|A Project of the Robert H. Gore, Jr. Numismatic Endowment|
University of Notre Dame, Department of Special Collections
|by Louis Jordan
Images Coordinated by
|James C. Spilman and the Colonial Newsletter Foundation|
It has been noticed that many Oak and Pine tree shillings were wavy and it was assumed they had been bent to protect against witches and later had been straightened out thus leaving a wavy appearance. It has recently been discovered (see the Oak Tree introduction at: https://coins.nd.edu/ColCoin/ColCoinIntros/OakTree.intro.html) that the reason for the bending is that the coins were made on a roller press. The blank coin planchet was put between two rollers that impressed the image on the coin (kind of like early washer machines would squeeze water out of clothes by putting the wet clothes through two rollers). When the coin came out of the two rollers they were not perfectly straight but rather slightly bent. So the bending is due to the coining process not because of the old superstition. It should be remembered the Witch hysteria was not until the 1690's (twenty years after the coin minting ceased) and most people now think this superstition had nothing to do with the wavy appearance of the coins.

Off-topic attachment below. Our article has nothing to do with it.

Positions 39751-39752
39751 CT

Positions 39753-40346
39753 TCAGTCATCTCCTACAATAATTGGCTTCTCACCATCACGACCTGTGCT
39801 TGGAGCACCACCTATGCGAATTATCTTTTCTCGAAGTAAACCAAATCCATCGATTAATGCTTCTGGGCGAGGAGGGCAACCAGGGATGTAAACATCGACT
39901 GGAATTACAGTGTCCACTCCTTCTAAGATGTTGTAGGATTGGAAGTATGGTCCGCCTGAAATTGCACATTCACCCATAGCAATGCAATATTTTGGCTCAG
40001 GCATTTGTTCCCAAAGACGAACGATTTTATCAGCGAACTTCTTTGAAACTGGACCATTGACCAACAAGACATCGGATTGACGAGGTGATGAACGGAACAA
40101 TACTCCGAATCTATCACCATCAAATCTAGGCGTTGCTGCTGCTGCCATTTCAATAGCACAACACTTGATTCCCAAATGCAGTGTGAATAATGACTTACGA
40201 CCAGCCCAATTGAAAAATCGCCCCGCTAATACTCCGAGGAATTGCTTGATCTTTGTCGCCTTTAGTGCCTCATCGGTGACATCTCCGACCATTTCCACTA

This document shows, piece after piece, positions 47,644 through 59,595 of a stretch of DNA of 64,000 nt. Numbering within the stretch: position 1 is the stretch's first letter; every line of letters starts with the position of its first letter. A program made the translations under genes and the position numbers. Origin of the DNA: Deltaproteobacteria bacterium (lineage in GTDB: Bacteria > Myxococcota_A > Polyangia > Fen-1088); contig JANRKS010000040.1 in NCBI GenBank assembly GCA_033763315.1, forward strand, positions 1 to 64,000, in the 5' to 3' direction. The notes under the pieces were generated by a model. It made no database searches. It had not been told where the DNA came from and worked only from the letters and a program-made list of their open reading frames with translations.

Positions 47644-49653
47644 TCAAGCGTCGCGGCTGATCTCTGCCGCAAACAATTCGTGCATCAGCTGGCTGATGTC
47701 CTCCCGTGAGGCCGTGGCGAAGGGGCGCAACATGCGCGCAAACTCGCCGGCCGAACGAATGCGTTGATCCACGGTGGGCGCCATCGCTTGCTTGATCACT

As to tooth marks, some people did in fact bit a coin to test if it was real silver or a counterfeit. Counterfeits would often be made of lead and so were softer. A deep tooth impression would let one know the coin was counterfeit. However this was a rare event but some examples with teeth marks do exist.